Passage Passage spans over two decades of taking pictures at my grandmother’s home in Kohala on the island of Hawai’i. Growing up, I held her as a key to life, and planned to spend the summer of 1989 with her in Hawai’i, but she was diagnosed with bone cancer in the winter of that year and deteriorated rapidly. I bought a mini-cassette recorder, and on advice of my photography professor, a hundred feet of bulk black and white film. I left college early and went to see her.
Despite her passing, I felt determined to fulfill the promise of that summer, and it began a long cycle of return trips to document home, relatives and archive family photographs. I did not now how to begin to pull these images together, I only had a very strong feeling that it was important to start doing so. After scanning for weeks and eventually printing proofs of about 250 images, I sifted through them and began to reduce them down into taxonomic groupings. I wanted to tell the broader story of migration and loss, family connection and the notion of home. It became clear that it was also about my intimate relationship to these larger overarching concepts. The Kohala house stood primarily empty for several years after my uncle passed away. Termites and geckos moved in, and an earthquake shook it from its foundation.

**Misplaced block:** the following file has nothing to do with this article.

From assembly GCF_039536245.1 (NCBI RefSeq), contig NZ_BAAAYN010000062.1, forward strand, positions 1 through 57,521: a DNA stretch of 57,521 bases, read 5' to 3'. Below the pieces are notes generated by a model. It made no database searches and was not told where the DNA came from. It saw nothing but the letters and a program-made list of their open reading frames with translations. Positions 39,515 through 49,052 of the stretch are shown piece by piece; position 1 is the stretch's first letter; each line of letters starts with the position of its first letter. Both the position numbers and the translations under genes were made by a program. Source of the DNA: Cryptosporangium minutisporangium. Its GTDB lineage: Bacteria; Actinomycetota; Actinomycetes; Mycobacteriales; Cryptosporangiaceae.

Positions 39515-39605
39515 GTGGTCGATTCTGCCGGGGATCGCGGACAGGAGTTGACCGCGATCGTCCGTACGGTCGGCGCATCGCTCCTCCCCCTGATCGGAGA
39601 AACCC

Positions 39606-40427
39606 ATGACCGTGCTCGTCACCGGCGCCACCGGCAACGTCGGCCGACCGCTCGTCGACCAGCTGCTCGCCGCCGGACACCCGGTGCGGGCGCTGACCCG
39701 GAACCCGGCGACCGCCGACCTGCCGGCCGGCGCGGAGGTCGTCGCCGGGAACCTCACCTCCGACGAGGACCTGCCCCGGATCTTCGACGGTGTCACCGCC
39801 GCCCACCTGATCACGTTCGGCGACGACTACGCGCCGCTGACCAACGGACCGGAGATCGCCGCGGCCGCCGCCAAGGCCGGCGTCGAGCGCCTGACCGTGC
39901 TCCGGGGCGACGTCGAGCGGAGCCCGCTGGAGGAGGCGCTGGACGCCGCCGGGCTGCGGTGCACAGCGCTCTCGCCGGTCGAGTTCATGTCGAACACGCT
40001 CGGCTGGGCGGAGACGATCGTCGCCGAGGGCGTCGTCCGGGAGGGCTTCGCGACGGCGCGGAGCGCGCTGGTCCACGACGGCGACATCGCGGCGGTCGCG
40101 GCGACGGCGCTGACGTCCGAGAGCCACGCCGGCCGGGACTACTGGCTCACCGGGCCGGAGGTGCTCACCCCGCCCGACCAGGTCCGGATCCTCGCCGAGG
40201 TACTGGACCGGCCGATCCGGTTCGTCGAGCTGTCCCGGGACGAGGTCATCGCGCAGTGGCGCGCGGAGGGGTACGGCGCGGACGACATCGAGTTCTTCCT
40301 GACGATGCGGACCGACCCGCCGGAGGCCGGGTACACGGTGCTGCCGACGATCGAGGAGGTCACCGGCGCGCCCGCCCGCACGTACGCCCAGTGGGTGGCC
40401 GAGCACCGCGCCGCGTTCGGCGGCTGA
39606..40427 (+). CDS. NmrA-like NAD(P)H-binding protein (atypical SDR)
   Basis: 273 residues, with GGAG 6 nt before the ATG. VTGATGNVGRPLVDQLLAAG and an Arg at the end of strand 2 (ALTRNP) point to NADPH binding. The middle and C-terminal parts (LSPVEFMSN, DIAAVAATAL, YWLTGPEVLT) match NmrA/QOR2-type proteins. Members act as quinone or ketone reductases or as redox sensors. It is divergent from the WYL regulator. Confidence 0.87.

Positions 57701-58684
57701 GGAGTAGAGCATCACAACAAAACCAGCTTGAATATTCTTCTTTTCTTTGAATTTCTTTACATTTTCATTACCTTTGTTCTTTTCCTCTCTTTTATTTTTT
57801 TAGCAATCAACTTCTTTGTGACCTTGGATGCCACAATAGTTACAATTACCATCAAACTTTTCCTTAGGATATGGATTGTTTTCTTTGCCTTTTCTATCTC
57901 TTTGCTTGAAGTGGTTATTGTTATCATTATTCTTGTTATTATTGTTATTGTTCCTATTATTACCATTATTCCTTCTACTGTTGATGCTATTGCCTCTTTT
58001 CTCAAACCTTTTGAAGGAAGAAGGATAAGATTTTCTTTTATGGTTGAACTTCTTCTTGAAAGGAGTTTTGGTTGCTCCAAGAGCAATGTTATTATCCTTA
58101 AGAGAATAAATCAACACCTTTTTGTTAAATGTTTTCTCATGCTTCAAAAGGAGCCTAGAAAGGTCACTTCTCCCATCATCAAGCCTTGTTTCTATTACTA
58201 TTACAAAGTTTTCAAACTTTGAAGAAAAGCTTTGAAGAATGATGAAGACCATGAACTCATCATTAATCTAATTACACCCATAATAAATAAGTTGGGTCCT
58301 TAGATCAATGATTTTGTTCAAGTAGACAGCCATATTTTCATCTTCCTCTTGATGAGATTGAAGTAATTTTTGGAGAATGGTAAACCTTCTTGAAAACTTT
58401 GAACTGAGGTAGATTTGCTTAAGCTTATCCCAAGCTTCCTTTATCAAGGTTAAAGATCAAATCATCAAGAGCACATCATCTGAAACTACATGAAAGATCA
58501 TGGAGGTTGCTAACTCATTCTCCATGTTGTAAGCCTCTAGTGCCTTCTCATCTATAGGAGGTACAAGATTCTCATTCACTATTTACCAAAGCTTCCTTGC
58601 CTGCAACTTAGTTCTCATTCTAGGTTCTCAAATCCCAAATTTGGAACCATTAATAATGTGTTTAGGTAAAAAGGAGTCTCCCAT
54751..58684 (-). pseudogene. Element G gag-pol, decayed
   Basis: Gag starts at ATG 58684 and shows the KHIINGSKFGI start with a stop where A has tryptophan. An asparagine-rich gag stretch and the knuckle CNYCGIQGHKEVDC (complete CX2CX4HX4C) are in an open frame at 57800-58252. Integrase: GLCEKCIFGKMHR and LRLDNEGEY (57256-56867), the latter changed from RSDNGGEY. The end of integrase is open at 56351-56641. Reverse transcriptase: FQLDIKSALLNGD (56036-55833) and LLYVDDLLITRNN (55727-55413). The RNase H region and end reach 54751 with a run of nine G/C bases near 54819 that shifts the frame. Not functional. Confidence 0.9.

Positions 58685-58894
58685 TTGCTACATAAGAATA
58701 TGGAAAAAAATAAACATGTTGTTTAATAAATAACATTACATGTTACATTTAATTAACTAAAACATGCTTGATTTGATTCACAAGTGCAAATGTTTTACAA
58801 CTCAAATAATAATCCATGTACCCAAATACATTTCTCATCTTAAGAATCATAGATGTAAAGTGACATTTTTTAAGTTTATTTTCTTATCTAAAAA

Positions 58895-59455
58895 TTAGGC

My mother’s generation decided it was time to sell the house as rising property taxes and the inability to maintain from a distance was unrealistic for an aging generation, especially when many have migrated to urban centers or to the mainland. This story of the loss of family home is so common. The sense of home I felt here was an anchor for me during my childhood of mixed identity, and even now, so my feelings were both strong and sad. I see this work as an artifact that becomes the history, standing in long after the house belongs to someone else or is gone altogether. After all, my mother would say, it’s only a house. Taxonomies are loosely created based on my relationship to objects, rooms, evidence of time passed, the living and the dead, ritual food, and ultimately, correspondence across generations.
Tomiko Jones Lem, from Passage, 2010 Archival Inkjet Print from 35mm film scan New Mexico State University, Las Cruces, New Mexico firstname.lastname@example.org www.tomikojonesphoto.com